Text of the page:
What is contentment?
The dictionary informs us that it is the experience of being satisfied, of not desiring more than you have. This is a starting point, but it leaves out important elements of contentment, including the most essential aspects from a psychological perspective. What does it feel like to be contented? What are the conditions that produce contentment?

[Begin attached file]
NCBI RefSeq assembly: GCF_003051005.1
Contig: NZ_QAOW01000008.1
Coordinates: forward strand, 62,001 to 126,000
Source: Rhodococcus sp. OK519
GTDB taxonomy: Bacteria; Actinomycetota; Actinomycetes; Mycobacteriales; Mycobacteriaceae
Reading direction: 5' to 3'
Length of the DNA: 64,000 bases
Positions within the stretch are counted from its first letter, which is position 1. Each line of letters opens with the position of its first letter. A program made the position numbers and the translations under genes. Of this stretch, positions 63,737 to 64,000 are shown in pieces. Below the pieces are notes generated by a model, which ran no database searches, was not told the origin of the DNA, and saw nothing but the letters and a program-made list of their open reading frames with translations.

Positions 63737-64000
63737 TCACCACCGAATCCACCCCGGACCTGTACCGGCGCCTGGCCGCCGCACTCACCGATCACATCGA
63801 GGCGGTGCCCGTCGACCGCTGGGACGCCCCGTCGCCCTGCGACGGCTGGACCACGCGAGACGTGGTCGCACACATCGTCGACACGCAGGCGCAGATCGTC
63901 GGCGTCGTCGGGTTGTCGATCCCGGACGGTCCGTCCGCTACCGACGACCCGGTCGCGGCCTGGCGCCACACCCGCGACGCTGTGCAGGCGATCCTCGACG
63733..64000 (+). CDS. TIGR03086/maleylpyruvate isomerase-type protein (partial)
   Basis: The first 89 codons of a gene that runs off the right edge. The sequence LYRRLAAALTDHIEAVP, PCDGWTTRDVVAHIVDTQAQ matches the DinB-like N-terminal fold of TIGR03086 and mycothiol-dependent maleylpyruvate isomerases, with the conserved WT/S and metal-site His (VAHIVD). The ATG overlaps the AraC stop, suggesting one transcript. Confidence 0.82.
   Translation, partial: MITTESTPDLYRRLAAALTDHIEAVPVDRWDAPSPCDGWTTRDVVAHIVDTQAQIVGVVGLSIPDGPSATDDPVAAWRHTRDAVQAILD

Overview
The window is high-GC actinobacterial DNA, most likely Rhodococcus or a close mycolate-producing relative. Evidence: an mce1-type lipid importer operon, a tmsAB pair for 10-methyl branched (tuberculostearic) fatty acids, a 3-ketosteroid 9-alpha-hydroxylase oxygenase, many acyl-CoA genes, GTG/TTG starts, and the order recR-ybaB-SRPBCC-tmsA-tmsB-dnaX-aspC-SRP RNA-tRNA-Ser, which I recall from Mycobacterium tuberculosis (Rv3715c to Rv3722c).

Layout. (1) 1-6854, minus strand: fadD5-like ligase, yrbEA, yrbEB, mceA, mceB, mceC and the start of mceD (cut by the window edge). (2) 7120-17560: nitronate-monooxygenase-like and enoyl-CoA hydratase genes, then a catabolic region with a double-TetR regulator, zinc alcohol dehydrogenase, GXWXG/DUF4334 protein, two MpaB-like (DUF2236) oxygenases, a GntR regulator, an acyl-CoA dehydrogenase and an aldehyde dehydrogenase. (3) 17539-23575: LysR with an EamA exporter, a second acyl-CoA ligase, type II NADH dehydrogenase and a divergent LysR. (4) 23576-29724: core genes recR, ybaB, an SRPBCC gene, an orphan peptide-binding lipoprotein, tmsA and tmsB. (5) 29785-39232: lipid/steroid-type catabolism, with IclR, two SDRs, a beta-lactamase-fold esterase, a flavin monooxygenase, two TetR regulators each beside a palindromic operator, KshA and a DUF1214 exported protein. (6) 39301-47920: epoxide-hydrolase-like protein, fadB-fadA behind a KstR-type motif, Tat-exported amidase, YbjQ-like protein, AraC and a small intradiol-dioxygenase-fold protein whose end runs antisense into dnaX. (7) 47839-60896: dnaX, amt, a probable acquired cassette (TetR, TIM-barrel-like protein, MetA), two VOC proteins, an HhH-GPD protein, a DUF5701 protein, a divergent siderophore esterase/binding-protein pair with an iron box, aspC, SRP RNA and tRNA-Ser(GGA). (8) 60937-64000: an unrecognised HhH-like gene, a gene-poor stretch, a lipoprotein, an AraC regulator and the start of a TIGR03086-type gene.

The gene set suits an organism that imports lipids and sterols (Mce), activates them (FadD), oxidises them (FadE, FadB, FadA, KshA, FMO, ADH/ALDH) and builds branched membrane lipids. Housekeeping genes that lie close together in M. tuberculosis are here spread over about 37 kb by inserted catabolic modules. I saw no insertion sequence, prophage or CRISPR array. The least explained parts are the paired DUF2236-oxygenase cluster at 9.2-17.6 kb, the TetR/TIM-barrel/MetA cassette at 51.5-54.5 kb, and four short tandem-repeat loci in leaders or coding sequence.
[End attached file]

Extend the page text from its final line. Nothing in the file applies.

Recall again a satisfying time when everything seemed right: there was no need to alter what you were doing, who you were with, or where you were. During such moments life is rich and full. The mingled buzz of worries, fears, and anxieties that so often circle your head like a swarm of hungry mosquitoes is quieted. Instead of judging or second-guessing yourself, you are satisfied just to be. Even that old familiar voice of desire, the disturbance in your mind that cries like a needy and demanding child, I want, I want, I want, is somehow stilled. Contentment feels peaceful as the moonlight at the bottom of a stream, ever tranquil amid constant change.— Robert A. Johnson, Jerry M. Ruhl in Contentment